We had a pretty good hunch that the guineas have been able to fly up on the top edge of the brooder box and roost up there. The nitrogen rich guinea fertilizer on the tile floor around the box was the first hint. (We're not rocket scientists but we do have common sense.) But every time that I went down to feed or water the chicks and guineas, they were always down in the box. Because of initial evidence, we decided to lay down a precautionary measure around the perimeter.
The picture above shows the perimeter protection after I replaced it. Let's just say it didn't look so white in the "before" picture.
Tonight I went downstairs and to my surprise, I caught them. All seven guineas hanging out on the edge, some of them in position to drop an external bomb! I guess they aren't pine shavings trained yet. (Technically one was on the light bar, but there have been some bombs outside the paper perimeter, so I think that guy is scooting all the way to the end of the bar before dropping his bomb!)
The Lego people staring over from the table next to the box must have thought that a flock of terradactyls had shown up and they were on the edge of ruin. I just hope the guineas don't decide they like Legos, because I'm not about to go sifting through guinea fertilizer for some Lego pieces! We'll just have to wait until next year and then find them in the garden after the fertilizer has served it's purpose and released the Lego.
Since we knew it was probably the guineas that were dropping the bombs before this discovery tonight, on Saturday we figured it was a beautiful day for them to be introduced to their outside run. We caught all the guineas, stuck them into an empty plastic dog house that we had available, since we didn't know how else to get them from the house to the run without them trying to "free ranging" early, and put them into the run for the afternoon.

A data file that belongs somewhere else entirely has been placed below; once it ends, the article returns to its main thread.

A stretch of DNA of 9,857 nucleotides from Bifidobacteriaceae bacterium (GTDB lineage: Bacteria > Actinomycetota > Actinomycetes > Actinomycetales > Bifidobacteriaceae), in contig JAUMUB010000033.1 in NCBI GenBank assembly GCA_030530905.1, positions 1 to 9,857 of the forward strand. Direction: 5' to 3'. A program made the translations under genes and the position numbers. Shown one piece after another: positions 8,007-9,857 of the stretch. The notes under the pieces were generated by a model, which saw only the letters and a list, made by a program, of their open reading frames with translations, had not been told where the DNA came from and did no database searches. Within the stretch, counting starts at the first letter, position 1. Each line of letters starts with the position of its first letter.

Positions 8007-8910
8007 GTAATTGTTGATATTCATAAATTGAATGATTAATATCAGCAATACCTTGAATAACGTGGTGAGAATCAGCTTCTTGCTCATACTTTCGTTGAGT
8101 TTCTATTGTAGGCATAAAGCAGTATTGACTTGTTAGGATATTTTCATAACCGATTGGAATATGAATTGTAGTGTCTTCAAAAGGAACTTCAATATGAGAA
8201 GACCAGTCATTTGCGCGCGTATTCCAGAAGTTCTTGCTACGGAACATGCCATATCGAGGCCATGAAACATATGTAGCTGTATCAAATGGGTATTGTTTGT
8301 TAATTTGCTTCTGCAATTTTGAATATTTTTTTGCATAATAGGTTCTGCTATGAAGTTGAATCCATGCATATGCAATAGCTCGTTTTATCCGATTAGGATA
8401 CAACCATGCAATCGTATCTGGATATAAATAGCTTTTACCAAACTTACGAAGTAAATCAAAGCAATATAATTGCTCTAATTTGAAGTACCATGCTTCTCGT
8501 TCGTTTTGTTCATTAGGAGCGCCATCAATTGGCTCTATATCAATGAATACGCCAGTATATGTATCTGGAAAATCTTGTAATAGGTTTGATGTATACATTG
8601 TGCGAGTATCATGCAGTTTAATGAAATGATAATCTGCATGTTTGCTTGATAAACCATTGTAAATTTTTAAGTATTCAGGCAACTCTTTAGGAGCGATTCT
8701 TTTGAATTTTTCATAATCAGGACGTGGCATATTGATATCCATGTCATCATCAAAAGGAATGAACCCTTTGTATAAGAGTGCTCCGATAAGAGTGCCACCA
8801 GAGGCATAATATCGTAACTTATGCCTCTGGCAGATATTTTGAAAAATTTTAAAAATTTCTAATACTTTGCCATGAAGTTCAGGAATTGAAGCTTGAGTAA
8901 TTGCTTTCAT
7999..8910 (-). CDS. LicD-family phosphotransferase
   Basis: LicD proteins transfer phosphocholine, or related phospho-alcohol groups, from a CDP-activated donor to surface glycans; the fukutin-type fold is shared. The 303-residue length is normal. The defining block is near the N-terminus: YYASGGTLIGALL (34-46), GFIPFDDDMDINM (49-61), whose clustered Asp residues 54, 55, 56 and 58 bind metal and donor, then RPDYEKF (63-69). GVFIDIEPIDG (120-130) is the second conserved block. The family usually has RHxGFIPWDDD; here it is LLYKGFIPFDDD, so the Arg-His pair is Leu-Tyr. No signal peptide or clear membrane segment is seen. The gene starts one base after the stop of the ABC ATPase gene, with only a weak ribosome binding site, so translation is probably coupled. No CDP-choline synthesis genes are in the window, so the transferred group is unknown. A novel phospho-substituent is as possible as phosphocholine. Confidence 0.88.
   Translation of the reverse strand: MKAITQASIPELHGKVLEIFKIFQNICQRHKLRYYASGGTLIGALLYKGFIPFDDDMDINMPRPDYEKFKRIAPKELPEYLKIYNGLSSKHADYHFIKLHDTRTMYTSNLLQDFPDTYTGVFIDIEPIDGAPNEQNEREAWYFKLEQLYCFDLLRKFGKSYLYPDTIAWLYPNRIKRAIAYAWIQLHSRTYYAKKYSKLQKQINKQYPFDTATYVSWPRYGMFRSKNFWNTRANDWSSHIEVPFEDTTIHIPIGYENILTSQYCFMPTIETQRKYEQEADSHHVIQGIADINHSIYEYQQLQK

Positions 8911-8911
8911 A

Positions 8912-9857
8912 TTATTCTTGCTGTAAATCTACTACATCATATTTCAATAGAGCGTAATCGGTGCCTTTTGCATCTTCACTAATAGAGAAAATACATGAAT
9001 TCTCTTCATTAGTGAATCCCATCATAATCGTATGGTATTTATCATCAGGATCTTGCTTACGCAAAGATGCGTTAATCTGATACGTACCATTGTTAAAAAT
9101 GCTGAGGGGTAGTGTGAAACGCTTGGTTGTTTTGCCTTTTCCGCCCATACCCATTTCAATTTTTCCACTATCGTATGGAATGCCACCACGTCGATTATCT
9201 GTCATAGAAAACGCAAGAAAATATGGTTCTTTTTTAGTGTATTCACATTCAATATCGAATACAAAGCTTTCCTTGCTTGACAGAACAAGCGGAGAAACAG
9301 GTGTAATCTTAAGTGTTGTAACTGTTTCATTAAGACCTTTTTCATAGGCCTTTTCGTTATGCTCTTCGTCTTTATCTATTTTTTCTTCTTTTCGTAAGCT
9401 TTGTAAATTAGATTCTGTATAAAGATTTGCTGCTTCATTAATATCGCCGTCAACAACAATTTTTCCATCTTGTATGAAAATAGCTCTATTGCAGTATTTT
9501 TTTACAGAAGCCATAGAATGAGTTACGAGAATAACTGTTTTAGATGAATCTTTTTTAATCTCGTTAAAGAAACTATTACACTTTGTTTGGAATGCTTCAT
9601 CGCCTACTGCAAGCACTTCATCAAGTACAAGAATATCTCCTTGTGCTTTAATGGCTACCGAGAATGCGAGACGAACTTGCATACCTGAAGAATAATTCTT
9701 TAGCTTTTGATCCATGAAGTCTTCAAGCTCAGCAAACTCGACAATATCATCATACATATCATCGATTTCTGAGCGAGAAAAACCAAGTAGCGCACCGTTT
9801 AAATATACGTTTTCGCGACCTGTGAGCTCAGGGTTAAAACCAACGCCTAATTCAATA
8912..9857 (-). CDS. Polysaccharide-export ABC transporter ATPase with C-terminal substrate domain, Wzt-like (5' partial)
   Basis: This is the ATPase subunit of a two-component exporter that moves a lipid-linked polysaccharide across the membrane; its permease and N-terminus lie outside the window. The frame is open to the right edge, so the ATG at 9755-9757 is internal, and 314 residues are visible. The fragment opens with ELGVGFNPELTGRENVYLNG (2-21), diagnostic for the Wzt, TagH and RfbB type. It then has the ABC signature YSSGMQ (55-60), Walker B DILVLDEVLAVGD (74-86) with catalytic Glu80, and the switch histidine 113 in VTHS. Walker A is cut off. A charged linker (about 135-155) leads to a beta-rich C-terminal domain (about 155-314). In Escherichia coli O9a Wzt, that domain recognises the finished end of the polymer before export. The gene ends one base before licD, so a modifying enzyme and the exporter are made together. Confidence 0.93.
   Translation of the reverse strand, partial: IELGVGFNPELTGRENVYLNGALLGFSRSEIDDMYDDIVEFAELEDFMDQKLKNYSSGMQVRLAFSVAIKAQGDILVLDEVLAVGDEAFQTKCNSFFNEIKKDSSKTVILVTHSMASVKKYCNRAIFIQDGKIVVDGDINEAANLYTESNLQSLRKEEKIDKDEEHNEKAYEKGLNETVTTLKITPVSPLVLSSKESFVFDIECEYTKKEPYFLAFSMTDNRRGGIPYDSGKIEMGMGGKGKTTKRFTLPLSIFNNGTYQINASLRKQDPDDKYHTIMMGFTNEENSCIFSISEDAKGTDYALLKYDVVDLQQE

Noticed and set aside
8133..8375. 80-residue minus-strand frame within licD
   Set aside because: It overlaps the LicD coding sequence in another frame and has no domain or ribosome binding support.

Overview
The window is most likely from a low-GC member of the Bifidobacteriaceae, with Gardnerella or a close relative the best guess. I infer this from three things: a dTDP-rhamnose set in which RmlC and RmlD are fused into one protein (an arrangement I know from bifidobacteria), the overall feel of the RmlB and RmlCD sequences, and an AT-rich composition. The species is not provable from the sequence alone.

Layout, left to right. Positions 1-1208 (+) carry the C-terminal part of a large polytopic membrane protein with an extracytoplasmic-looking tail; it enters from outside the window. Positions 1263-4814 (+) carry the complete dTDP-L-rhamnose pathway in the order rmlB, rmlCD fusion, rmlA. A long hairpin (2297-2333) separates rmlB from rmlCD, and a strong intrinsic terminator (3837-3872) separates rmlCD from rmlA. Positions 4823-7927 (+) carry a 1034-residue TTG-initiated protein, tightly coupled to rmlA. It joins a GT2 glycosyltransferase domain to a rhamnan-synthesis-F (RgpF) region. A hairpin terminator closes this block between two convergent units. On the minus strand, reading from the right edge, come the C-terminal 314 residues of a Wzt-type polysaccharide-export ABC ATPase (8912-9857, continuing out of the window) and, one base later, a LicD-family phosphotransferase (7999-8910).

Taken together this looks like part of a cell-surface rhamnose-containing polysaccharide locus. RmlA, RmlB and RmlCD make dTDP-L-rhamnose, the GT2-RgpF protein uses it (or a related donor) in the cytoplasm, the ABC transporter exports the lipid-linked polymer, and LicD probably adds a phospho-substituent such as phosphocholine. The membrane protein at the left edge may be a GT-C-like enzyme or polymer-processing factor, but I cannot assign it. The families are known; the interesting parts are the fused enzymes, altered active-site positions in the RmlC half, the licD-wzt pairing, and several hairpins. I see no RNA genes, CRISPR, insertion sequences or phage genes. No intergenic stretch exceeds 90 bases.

The first one grabbed a leaf and the rest started tearing it apart, figuring that he must have something special. They pretty much stayed in a huddle and walked from one side of the run to the other while our dog walked around the outside from one side to the other. I don't think Fenix, our dog, has ever been so tired at the end of the day. We threw a little feed on the ground but they didn't seem too interested. I couldn't tell if they were eating any bugs or anything, but by the end of their time in the pen they were walking around pretty good and seemed relaxed in their new environment. I even put that stick in the corner of the fence for them to roost. I did see one using my contribution to their outdoor enjoyment by the end of the afternoon.
At the end of the day it was staring to get cool so it was back into the plastic doghouse for the ride back to their box in the basement. When we got back to their box, the chicks seemed so peaceful. I think they were finally relaxing without the nervous guineas there. But they were all back home together again.
This event has just confirmed my hunch that I need to get them outside and into their permanent home sooner than later. If it ends up being later, they make decide to roost on the bookshelves and fireplace, and I wouldn't want to have to clean up that mess! I'll keep you posted.